Researchers develop an algorithm that tells robots where humans are going: Tool can soon allow humans and robots to work in a factory setting… or someday hunt us like prey
02/03/2020 / By Lance D Johanson / Comments
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Researchers develop an algorithm that tells robots where humans are going: Tool can soon allow humans and robots to work in a factory setting… or someday hunt us like prey

Researchers from the Massachusetts Institute of Technology (MIT) have been working alongside auto manufacturing company BMW to develop an algorithm that tells robots how to predict human movement and how to respond accordingly.

Factory workers are beginning to work in close proximity to robots. Researchers are trying to enhance the efficiency of robots so that they can work alongside humans and judge their movements with precision. By anticipating human movements, robots will be able to complete tasks faster.

Algorithm allows robots to predict human movements, beneficial for factory settings

In factory tests, robots were tasked with delivering parts between work stations. Occasionally a human worker crossed the robot’s path. The robot, programmed to stop if a person passes by, would often freeze too soon, long before a person crossed its path. When a new trajectory alignment algorithm was put in place, the robot became braver and its motion predicting software became more precise. With the upgraded algorithm, the robots could accurately predict where a person was headed and could anticipate how long the person would remain in the projected path. The robot began to accurately predict how long it takes a person to stop and when they might double back across the robot’s intended path.

The MIT researchers found a way to accurately align partial trajectories in real time. The motion detectors not only sensed movement but they could accurately predict the timing of a person’s movement. When the enhancements were applied on the BMW factory floor, the robots gained tremendous judgment and skill, rolling through their movements without hesitation or stall. When human workers doubled back across a robot’s path, the robot had already predicted the movement and was already safely out of the way and still performing tasks.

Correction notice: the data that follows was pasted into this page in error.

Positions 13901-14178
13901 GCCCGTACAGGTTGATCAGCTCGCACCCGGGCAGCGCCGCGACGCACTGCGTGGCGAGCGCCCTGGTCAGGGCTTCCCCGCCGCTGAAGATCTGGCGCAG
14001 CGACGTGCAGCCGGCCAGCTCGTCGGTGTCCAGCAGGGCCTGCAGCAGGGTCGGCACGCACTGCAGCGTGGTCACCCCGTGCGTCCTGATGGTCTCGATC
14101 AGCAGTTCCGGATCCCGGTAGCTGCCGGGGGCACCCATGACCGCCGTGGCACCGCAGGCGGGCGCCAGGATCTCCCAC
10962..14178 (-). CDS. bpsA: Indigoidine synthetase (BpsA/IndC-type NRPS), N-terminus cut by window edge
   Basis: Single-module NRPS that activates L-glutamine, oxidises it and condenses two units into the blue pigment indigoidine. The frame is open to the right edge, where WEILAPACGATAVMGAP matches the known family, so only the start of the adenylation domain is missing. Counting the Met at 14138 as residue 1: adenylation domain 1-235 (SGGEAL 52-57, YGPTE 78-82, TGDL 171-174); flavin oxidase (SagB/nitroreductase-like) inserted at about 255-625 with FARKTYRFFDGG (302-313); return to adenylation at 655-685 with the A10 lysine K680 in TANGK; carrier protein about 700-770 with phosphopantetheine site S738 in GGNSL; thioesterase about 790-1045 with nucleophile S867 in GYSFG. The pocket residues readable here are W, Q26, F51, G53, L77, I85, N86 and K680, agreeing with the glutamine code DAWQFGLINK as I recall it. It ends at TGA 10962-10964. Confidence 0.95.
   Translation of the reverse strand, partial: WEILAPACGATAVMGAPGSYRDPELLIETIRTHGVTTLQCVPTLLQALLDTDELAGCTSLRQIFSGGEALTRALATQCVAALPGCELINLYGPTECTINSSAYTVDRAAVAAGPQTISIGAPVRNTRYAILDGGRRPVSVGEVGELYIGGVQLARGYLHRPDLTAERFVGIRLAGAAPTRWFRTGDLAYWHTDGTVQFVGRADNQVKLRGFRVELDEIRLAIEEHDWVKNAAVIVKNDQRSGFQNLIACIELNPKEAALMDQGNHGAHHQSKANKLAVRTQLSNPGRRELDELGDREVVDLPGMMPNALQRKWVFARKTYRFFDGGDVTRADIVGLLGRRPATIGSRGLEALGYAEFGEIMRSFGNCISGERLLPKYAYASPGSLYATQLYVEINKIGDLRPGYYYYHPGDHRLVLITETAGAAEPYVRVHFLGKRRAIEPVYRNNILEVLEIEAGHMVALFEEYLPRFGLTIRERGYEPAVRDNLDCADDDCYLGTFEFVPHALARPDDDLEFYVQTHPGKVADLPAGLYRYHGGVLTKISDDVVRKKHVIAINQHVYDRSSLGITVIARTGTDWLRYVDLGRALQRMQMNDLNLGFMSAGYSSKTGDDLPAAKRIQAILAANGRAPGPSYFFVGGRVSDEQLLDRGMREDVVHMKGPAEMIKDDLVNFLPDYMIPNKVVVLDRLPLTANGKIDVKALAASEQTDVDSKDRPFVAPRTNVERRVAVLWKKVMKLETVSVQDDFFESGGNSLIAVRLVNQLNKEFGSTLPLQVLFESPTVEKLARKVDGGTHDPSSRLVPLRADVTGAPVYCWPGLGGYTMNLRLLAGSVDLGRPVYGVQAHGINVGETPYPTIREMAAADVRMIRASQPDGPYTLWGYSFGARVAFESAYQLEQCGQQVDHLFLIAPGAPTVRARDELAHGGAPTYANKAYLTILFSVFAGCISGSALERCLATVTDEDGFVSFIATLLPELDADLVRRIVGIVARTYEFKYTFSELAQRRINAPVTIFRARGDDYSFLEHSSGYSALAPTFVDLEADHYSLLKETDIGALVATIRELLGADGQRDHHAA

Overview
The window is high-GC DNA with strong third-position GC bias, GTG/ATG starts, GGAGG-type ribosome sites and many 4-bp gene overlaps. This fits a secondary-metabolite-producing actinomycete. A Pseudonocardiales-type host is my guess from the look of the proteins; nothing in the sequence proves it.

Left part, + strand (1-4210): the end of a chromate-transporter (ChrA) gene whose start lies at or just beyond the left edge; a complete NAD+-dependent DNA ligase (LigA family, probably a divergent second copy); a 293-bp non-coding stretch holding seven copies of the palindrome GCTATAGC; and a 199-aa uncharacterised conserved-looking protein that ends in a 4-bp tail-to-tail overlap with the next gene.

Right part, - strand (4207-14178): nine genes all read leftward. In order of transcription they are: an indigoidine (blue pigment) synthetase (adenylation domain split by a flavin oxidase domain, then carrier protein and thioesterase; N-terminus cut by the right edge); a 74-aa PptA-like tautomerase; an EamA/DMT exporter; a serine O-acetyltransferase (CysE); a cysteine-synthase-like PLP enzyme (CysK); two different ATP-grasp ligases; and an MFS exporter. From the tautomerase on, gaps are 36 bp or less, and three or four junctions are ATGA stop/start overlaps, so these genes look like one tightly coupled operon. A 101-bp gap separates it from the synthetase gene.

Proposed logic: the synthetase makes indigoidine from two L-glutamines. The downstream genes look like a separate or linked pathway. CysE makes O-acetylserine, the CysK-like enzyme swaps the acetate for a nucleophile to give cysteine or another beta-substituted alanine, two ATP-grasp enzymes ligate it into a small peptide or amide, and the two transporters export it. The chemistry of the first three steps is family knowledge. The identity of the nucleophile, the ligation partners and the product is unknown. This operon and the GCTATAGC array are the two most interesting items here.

“This algorithm builds in components that help a robot understand and monitor stops and overlaps in movement, which are a core part of human motion,” says Julie Shah, associate professor of aeronautics and astronautics at MIT. “This technique is one of the many ways we’re working on robots better understanding people.”

The motion prediction can also be used as a pre-processing step for other interactions between humans and robots such as action recognition and gesture detection. The algorithms will enable robots to recognize human movements and human behaviors, allowing robots to respond and make critical judgments about human interactions.

An algorithm like this could, one day, allow robots to hunt us down like prey

If an algorithm can train a robot to predict human movement and clear a human’s path, then that same programming can be used for more nefarious purposes. As militaries adopt artificial intelligence into their ranks, predicting human movement on the battlefield becomes a sincere field of study for strategists. Obstructing a human’s path with lethal robots becomes the end game. As researchers continue to advance robots to “better understand people,” one must wonder how this could hurt us all in the end. An algorithm that helps robots sense human movement and predict a person’s next course of action could be used on the battlefield to take out entire armies of people. Political dissidents will readily be cornered and taken out by a small fleet of robots operated by an all-powerful government. Assassins could use these algorithms to predict their target’s next move, sending in sophisticated robots to do their killing.

As humans and robots integrate, it won’t be long before these algorithms are used to control people and carry out unspeakable acts of terror and bloodshed. For more on this topic, check out Robotics.News.

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